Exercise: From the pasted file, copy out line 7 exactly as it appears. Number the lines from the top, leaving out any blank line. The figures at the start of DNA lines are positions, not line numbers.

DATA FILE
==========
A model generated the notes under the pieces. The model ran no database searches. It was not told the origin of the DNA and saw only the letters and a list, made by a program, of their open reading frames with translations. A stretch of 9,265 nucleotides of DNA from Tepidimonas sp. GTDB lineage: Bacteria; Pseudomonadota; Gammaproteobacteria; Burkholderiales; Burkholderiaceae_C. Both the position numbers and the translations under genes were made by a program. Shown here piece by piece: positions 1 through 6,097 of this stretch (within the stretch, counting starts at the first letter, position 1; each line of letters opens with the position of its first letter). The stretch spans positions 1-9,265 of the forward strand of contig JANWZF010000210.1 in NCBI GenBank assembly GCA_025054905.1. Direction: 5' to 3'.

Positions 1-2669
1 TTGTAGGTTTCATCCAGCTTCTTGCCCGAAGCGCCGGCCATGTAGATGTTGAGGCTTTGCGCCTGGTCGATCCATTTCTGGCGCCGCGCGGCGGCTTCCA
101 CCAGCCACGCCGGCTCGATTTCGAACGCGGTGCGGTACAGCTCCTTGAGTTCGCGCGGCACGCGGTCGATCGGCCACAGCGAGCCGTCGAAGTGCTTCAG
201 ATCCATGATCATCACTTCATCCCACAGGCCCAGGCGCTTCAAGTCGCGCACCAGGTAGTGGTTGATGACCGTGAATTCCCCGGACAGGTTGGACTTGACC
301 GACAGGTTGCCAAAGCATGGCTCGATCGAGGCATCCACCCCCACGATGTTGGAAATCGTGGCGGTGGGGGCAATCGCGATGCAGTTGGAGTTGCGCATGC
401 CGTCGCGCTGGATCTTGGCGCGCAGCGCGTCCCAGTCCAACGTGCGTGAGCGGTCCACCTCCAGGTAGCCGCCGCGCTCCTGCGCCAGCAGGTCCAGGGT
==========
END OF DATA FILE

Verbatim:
401 CGTCGCGCTGGATCTTGGCGCGCAGCGCGTCCCAGTCCAACGTGCGTGAGCGGTCCACCTCCAGGTAGCCGCCGCGCTCCTGCGCCAGCAGGTCCAGGGT